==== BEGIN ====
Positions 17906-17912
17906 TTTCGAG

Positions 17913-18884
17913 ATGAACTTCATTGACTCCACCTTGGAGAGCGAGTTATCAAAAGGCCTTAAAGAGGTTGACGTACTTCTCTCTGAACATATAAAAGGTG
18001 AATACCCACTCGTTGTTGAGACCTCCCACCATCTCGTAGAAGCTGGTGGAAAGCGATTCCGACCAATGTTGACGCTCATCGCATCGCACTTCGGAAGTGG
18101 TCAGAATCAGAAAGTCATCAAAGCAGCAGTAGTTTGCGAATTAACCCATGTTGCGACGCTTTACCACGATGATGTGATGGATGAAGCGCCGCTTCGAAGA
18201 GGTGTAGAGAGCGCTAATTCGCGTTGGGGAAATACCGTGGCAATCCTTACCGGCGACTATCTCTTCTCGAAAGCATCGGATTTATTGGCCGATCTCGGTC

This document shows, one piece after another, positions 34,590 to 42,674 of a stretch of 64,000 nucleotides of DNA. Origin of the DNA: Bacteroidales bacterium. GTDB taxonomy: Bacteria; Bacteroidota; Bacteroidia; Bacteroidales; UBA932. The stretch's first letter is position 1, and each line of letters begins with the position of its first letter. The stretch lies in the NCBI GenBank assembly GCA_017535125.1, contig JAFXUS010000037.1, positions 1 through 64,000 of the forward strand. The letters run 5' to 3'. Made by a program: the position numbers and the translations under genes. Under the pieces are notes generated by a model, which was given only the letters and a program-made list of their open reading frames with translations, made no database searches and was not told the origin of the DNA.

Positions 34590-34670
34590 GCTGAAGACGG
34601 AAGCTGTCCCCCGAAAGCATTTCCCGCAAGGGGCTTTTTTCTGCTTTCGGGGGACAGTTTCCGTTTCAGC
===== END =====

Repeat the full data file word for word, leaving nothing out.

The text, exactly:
Positions 17906-17912
17906 TTTCGAG

Positions 17913-18884
17913 ATGAACTTCATTGACTCCACCTTGGAGAGCGAGTTATCAAAAGGCCTTAAAGAGGTTGACGTACTTCTCTCTGAACATATAAAAGGTG
18001 AATACCCACTCGTTGTTGAGACCTCCCACCATCTCGTAGAAGCTGGTGGAAAGCGATTCCGACCAATGTTGACGCTCATCGCATCGCACTTCGGAAGTGG
18101 TCAGAATCAGAAAGTCATCAAAGCAGCAGTAGTTTGCGAATTAACCCATGTTGCGACGCTTTACCACGATGATGTGATGGATGAAGCGCCGCTTCGAAGA
18201 GGTGTAGAGAGCGCTAATTCGCGTTGGGGAAATACCGTGGCAATCCTTACCGGCGACTATCTCTTCTCGAAAGCATCGGATTTATTGGCCGATCTCGGTC

This document shows, one piece after another, positions 34,590 to 42,674 of a stretch of 64,000 nucleotides of DNA. Origin of the DNA: Bacteroidales bacterium. GTDB taxonomy: Bacteria; Bacteroidota; Bacteroidia; Bacteroidales; UBA932. The stretch's first letter is position 1, and each line of letters begins with the position of its first letter. The stretch lies in the NCBI GenBank assembly GCA_017535125.1, contig JAFXUS010000037.1, positions 1 through 64,000 of the forward strand. The letters run 5' to 3'. Made by a program: the position numbers and the translations under genes. Under the pieces are notes generated by a model, which was given only the letters and a program-made list of their open reading frames with translations, made no database searches and was not told the origin of the DNA.

Positions 34590-34670
34590 GCTGAAGACGG
34601 AAGCTGTCCCCCGAAAGCATTTCCCGCAAGGGGCTTTTTTCTGCTTTCGGGGGACAGTTTCCGTTTCAGC